High-scoring countries recruit teachers from the top half of students, which means paying them well enough to compete with other careers open to high achievers, writes Marc Tucker in Ed Week. That could be affordable, if it reduces high turnover rates, he argues.
….In the United States, the typical teachers college graduate has left the teaching profession after five years. The international evidence shows that, if you raise wages, raise standards for entry and improve working conditions, new teachers will stay a lot longer in the profession and the state will save a fortune on teacher training, because of the reduction in teacher turnover. Maybe you could pay for a big raise for teachers with the savings from reduced turnover.
Teachers’ colleges want to keep standards low, even if it means producing more graduates than there are teaching jobs, writes Tucker. Unions prefer higher standards and higher pay.
Teacher quality is too important to keep ignoring, Tucker argues.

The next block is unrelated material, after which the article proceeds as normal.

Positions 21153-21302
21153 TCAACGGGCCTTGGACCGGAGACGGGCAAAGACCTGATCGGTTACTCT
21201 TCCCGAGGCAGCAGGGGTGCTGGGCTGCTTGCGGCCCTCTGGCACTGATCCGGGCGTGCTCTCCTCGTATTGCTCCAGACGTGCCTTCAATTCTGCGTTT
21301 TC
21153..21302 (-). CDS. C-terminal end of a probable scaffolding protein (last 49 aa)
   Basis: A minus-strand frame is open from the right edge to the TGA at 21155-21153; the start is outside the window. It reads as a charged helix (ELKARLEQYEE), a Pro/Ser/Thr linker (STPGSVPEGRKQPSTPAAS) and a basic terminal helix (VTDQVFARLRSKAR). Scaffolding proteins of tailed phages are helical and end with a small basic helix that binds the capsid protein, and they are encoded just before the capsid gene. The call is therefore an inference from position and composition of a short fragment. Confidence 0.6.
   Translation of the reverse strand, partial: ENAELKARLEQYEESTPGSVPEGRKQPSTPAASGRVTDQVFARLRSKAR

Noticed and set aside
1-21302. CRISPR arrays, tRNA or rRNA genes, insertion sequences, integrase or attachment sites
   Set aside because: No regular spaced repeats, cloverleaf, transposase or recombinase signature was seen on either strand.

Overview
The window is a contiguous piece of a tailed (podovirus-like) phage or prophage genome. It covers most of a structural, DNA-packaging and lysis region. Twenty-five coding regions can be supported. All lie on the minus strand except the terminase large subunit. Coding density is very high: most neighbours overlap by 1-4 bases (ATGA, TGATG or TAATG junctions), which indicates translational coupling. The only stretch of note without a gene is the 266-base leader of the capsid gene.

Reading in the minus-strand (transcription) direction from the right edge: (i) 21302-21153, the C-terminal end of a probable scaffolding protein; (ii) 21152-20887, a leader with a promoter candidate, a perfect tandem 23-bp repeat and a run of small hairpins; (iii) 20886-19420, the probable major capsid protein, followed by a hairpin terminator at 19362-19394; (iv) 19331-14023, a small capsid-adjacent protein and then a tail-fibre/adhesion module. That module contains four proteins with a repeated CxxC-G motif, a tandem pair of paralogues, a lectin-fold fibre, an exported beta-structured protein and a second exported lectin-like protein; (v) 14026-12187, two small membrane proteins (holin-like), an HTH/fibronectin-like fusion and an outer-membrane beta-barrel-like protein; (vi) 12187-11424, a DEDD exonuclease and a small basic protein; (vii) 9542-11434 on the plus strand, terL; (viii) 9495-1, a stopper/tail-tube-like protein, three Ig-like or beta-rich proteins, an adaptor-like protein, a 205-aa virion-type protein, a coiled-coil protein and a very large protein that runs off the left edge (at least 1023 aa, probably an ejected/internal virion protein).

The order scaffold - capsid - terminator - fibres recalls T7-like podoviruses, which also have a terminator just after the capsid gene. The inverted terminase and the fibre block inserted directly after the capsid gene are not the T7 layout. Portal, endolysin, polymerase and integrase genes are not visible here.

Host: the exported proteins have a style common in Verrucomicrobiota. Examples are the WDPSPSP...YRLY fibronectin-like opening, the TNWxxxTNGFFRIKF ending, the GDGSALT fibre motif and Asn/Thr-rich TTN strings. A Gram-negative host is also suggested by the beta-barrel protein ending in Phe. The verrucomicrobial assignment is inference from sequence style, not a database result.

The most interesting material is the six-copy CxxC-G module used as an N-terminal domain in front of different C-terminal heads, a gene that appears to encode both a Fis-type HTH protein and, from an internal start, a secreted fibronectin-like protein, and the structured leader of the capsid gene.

No one believes that high SAT scores or ACT scores, or high high school grade point averages by themselves guarantee that a candidate will be a good teacher. Everyone I know believes that a passion for teaching and an ability to relate well to young people are very important characteristics of good teachers. But these are not mutually exclusive qualities. The record shows that countries that recruit their teachers from a pool of people who score high on their college entrance exams, had high grade point averages and also show a passion for teaching and an ability to relate well to students produce higher student achievement across the board than countries that leave out one or more of these qualities when they are recruiting their students.
What’s stopping us? The “costs here come out of one pocket and the savings will be realized in another.”
I’d add: Teachers won’t make substantially more unless salaries are linked to effectiveness — measured in some credible way — and their jobs’ degree of difficulty.